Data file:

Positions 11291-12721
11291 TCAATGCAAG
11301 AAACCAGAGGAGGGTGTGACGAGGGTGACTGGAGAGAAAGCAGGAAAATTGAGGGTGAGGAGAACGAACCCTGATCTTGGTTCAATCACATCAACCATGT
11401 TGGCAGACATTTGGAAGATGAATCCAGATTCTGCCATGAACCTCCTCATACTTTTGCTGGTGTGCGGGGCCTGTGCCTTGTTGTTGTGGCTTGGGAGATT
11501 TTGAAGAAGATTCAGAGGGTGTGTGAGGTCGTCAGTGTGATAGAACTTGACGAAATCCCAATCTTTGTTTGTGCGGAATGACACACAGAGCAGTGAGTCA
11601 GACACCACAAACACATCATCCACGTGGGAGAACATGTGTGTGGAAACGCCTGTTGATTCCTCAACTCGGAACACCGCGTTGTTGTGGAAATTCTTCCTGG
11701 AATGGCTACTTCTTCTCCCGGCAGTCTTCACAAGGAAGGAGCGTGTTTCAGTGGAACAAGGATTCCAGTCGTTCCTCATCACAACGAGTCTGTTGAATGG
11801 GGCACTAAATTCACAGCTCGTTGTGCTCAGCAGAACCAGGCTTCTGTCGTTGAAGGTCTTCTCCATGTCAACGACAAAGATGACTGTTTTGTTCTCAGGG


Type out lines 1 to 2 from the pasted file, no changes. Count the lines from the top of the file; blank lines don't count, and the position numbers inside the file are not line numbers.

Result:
Positions 11291-12721
11291 TCAATGCAAG